Grady Sizemore lit up spring training. He created a buzz as much because of his performance on the field as for his back story – attempting to get back into the game after more than two years away because of injuries.
But, attempting to play full games almost every day at the major league level during the regular season is quite a different animal than spring training.
Sizemore, once one of the game’s most dynamic players before injuries took their toll, enters Wednesday’s game against the Yankees having appeared in 17 of the Red Sox’ 21 games. He is currently on an 0-for-13 skid and has just one hit in his last 26 at-bats, a single. Overall he is batting .213, going 13-for-61, with two home runs, two doubles five RBI, two stolen bases without being caught, and 10 strikeouts. The left-handed hitter is batting .186 against righties, going 8-for-43, .278 against lefties (5-for-18).
It’s not his fundamentals or swing mechanics, though, said manager John Farrell.
“When he’s squared up some balls, whether it was in Chicago or [Tuesday] night, the ball hasn’t quite traveled to what we might expect,” Farrell said. “Whether that’s cold air, wind, Jake [Ellsbury] makes a heck of a diving play on him last night.
“We’re not seeing an abnormal amount of swing and miss. The bat speed is there. Not a whole lot of bottom-line results for the approach taken. I don’t see him coming out of an approach or trying to do more than he’s capable.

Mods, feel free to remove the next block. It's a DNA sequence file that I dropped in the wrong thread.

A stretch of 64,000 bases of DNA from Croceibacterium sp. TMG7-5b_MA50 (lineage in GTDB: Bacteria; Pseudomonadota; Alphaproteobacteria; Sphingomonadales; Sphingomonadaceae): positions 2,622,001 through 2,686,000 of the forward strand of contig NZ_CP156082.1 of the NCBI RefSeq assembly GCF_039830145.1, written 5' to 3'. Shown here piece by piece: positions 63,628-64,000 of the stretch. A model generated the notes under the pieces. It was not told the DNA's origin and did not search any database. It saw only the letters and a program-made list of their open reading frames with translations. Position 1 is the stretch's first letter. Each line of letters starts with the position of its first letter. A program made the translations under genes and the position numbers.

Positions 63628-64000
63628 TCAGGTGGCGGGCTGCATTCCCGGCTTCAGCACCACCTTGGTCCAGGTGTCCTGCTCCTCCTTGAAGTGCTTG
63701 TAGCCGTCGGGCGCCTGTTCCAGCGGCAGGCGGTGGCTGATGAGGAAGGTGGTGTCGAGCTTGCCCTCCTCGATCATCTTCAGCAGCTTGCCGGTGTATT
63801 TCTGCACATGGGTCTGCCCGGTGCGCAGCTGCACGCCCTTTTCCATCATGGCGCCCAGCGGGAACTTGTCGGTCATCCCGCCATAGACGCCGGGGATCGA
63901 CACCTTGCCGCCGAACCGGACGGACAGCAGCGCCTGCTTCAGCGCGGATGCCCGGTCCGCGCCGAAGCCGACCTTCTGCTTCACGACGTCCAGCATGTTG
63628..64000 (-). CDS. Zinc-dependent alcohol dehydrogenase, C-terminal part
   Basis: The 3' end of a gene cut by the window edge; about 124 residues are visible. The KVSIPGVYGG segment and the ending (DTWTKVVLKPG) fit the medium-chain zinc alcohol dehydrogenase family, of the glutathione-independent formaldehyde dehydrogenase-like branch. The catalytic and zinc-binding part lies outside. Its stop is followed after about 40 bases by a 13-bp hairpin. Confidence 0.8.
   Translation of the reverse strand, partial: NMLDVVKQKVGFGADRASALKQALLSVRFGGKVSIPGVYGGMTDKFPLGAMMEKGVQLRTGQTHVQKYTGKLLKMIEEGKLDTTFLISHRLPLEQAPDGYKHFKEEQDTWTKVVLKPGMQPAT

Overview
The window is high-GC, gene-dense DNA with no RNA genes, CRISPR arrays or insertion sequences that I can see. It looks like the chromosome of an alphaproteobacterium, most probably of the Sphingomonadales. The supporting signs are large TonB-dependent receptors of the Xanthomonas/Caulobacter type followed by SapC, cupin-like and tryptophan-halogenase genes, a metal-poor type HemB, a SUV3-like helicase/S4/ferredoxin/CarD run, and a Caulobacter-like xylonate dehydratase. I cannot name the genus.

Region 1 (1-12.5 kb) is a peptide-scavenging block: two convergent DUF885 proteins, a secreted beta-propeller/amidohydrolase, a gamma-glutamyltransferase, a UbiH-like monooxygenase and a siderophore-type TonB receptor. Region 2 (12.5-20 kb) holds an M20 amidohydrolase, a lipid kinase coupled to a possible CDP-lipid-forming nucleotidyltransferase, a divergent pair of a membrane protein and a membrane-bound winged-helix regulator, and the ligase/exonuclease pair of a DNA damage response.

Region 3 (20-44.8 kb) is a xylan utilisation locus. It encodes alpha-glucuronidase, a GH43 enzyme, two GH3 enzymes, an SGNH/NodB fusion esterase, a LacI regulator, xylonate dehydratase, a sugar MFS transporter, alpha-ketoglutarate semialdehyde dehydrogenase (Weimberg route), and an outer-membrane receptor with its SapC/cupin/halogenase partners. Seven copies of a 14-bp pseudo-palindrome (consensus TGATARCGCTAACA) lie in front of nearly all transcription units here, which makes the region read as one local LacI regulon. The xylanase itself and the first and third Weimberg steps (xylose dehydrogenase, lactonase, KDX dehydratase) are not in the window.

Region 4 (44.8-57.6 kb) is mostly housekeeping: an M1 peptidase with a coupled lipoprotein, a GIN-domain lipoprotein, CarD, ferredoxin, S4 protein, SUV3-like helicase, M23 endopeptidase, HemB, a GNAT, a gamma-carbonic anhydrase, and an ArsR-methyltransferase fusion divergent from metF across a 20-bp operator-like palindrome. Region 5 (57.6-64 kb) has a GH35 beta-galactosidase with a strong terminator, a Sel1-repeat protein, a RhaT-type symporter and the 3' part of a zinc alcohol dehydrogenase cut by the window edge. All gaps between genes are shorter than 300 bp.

“We also have to keep in mind that this is a guy who's now starting to compile a number of at-bats with a large gap from his last regular playing time. But I don’t see anything from a mechanics standpoint that’s a flaw.
“This is a guy that’s gone through a lot. But we still feel like he’s going to be an above average hitter, and just of late he hasn’t had a whole lot to show for it.
Sizemore, who is in the starting lineup Wednesday night against Yankees right-hander Michael, batting first, playing right field, has made 15 starts in the outfield this season, including his first career appearances in right field and left field. From Friday through Sunday against the Orioles at Fenway, Sizemore started at a different outfield position in each game.
Sizemore, 31, has appeared in 856 games over his career, making 842 starts. He had never played a corner outfield position in the majors before this season. He is still getting accustomed to the corners. On one play in right field Tuesday night, he had to come in a long way, attempting to field Brian Roberts’ fly with the ball dropping in front of him for a single to load the bases.
“He’s not as comfortable as he would be in center field and we recognize that,” Farrell said. “He played a deep right field last night so the ball ends up in front of him, eh comes up just a little bit short”
It appears Sizemore’s future with the Sox, though, will be at one of the corner outfield positions.
“Through the repetition we see him as more of a corner outfielder at his point than in center field,” Farrell said. “So we’re doing what we can to shorten down that curve to be more efficient.”